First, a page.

I’m sure that no one will be surprised that books are some of this librarian’s favorite gifts – both to receive and to give. As a young child and through my teenage years my mother surprised me each Christmas and birthday with a book. I remember unwrapping Johanna Spyri’s classic “Heidi” in 1960 with incredible joy.
I eventually owned an entire bookshelf of hardcover Illustrated Junior Classics by Grosset and Dunlap. These included “The Five Little Peppers and How They Grew” and “Little Women” with a price of $6.95 on the inside cover. While the cost of books has skyrocketed in a half century, I can only imagine what an expense this was to my family at the time.
So it’s no wonder that these books remain some of my favorite gifts and that these books have always received a coveted place of honor on my bookshelves. And so books are always on my gift-giving list and this year was no different.
Our daughter, Jill, spent several years teaching children at various Audubon centers in New England and you might call her an “extreme animal softie”. She has also inherited her father’s love of birds. The “Peterson Field Guide to Birds of Eastern and Central North America” (2009) by Roger Tory Peterson was a perfect choice for Jill who currently lives in Atlanta, Georgia. Jill and Alyssa can spend their free time watching birds in their own backyard or in ours when they visit us in New England.
The librarian and curator of the Thoreau Institute at Walden Pond, Jeffrey Cramer, became a friend of mine after we served on the same executive board for a few years. When I first visited Jeff at his beautiful library in Lincoln, Massachusetts, I learned the correct pronunciation of Thoreau’s name (with the accent on the first syllable and rhyming with ‘furrow.’ Apparently, the Concord, Massachusetts schools drill this into students who live in the same town in which Thoreau did in the 19th century.)
My colleague, Jeff, is also an author and scholar of both Robert Frost and Henry David Thoreau. This year, then, a personally-autographed copy of Jeff Cramer’s latest book, “The Quotable Thoreau” was a perfect gift for our daughter-in-law Alyssa. The book is an annotated and exhaustive collection of Thoreau quotes from the most common, “I went to the woods because I wished to live deliberately” to the more obscure, “I would exchange my immortality for a glass of small beer this hot weather”. Alyssa will have a complete range of quotations at her fingertips – from the witty to the profound – to add to her own writings in the years to come. I have a feeling she might remember that second quote someday in early summer in Hot’Lanta.
Our son Gerry, Jr. and our grandson, Colin like to fiddle with electric guitars. Both of them received an assortment of guitar and sheet music books. We have another practicing guitarist in our family, our soon-to-be son-in-law Pat and we gave him a very cool book called “The Dream Factory: Fender Custom Shop” by Tom Wheeler. Eric Clapton, George Harrison, Bruce Springsteen and others have all had one-of-a-kind guitars specially made by the Fender Custom Shop and this beautiful book illustrates them in full color. We caught Pat several times admiring his book rather than paying rapt attention to the other gifts being opened.
Our daughter, Ciara, is getting married this coming May and she loves to bake for her guitar-playing fiancé, Pat, and the numerous friends that visit their Hoboken apartment. While her cute kitchen might be better described as a closet, she prepares amazing desserts in that compact space. We picked out the “Baker’s Field Guide to Chocolate Chips” and the “Baker’s Field Guide to Cupcakes” knowing that she will put both of them to good use.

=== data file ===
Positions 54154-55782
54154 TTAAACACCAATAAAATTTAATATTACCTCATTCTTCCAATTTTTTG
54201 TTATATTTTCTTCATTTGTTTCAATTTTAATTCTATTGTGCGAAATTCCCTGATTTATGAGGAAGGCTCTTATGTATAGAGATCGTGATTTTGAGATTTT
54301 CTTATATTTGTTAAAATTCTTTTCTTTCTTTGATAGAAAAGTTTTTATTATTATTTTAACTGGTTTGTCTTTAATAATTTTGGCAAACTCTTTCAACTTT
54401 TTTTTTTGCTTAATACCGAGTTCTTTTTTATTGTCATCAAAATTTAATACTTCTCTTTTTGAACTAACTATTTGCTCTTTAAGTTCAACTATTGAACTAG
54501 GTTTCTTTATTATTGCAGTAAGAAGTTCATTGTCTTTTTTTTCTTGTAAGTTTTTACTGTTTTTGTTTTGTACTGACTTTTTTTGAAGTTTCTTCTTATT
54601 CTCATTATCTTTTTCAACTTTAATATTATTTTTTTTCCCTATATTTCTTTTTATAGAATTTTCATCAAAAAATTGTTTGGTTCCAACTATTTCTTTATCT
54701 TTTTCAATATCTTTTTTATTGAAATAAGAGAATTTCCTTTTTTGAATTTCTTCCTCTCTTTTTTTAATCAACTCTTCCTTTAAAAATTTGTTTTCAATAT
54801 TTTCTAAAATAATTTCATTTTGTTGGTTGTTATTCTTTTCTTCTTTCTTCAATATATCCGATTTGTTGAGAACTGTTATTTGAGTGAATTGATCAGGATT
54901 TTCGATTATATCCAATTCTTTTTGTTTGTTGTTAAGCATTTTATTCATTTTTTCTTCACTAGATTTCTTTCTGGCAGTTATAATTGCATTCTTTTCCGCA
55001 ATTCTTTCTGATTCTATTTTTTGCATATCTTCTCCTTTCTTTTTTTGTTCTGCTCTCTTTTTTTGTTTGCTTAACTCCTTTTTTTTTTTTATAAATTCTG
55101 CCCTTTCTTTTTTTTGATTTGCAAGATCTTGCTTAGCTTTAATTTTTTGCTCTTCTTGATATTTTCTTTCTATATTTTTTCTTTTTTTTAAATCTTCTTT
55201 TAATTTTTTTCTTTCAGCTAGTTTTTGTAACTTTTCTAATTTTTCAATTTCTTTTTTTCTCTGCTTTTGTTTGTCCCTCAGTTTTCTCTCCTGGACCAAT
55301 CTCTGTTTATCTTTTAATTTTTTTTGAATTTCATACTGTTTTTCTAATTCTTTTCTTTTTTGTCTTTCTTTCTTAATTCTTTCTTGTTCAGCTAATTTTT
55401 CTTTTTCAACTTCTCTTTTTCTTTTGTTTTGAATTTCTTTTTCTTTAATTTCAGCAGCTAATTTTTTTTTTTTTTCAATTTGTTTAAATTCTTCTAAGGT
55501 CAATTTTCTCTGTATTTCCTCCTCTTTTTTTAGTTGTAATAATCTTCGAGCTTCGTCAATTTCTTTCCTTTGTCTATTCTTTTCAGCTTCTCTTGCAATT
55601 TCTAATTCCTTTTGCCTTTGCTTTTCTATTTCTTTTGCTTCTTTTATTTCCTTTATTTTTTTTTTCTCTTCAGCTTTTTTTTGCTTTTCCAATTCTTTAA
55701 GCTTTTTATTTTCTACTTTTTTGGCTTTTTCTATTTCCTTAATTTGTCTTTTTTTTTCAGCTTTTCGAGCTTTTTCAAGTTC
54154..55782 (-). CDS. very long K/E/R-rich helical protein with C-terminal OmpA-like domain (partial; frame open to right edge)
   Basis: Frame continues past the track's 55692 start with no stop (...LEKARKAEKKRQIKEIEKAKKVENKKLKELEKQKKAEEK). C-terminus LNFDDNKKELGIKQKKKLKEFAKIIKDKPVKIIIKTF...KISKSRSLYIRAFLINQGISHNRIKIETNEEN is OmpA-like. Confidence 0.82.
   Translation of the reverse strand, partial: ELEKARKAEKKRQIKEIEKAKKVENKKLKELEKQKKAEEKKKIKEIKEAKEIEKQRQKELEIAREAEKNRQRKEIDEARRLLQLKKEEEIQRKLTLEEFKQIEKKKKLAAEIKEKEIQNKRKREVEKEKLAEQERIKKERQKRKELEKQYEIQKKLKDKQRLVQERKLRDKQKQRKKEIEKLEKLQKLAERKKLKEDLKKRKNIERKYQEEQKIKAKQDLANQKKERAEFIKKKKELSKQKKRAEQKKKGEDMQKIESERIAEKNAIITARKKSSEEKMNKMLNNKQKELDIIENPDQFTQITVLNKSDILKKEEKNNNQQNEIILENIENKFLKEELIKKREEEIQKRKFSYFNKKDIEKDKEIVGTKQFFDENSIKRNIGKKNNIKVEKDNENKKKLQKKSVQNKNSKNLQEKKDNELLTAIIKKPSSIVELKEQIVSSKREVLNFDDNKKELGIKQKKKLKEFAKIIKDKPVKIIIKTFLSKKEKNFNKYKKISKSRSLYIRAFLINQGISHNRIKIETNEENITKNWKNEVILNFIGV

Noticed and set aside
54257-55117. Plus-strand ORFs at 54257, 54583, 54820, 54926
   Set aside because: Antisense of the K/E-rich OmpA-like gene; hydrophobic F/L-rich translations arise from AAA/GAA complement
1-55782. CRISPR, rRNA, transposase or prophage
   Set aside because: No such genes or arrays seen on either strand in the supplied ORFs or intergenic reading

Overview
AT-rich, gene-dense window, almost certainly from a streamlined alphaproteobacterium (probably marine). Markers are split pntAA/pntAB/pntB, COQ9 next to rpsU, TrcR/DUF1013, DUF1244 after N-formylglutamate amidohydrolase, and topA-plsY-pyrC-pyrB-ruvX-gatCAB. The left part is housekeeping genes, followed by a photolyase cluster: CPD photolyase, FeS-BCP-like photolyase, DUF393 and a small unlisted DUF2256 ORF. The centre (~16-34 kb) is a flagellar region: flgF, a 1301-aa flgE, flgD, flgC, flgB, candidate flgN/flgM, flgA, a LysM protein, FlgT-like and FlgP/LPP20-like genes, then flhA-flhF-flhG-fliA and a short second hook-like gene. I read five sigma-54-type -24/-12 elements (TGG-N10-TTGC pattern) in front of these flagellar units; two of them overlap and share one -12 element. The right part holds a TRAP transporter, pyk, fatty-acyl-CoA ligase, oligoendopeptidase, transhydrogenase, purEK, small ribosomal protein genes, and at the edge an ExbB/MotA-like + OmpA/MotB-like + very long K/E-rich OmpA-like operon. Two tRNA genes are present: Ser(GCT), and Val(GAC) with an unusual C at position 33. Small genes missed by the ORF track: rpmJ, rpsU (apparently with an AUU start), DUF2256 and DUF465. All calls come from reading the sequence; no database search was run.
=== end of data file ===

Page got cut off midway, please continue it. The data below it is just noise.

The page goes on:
Our daughter Beth, a newlywed and graduate student at Harvard, finds baking and cooking a welcome diversion from the stresses of academia. Her sometimes hilarious, always insightful posts on her personal blog include tips on such things as making English muffins, herbalicious ice cream and fresh gnocchi from scratch. Her energy both enthuses and amuses us and our gift of choice to her this Christmas was “Cake Pops: Tips, Tricks, and Recipes for More Than 40 Irresistible Mini Treats” by Bakerella. Included, of course, were a cake pop baker and a multitude of cake pop sticks so that she can pass some of these yummy treats off to her relatives.
This past summer our large family was lucky enough to stay together in a lovely rental home on the Cape that the owner, Carol Gordon, used to run as a working bed and breakfast. While cooking in her kitchen one morning, I discovered that she had written a book, “Sleep on It: Prepare Delicious Meals the Night Before That You Can Pop In the Oven the Next Day!” We gave copies of the book to all of our daughters and look forward to them using the recipes on family vacations in years to come.
Our son-in-law Rob is the one of the animal lovers in our family and he has been a penguin fan since childhood. What better book for him, then, than a personally-autographed copy of “The Great Penguin Rescue: 40,000 Penguins, a Devastating Oil Spill, and the Inspiring Story of the World’s Largest Animal Rescue” written by my friend, Dyan DeNapoli.
I’ve suggested many books that I gave as gifts to members of my family this year. Of course, family members all have different interests and thankfully there are thousands of books published each year. If you think someone you know will like one of the books above you can be assured that all of them are owned by our library or one of the libraries in the Minuteman Library Network. If you need help searching for any of them, please call our Reference or Information desks (781-769-0200) or visit the library in person. Happy New Year!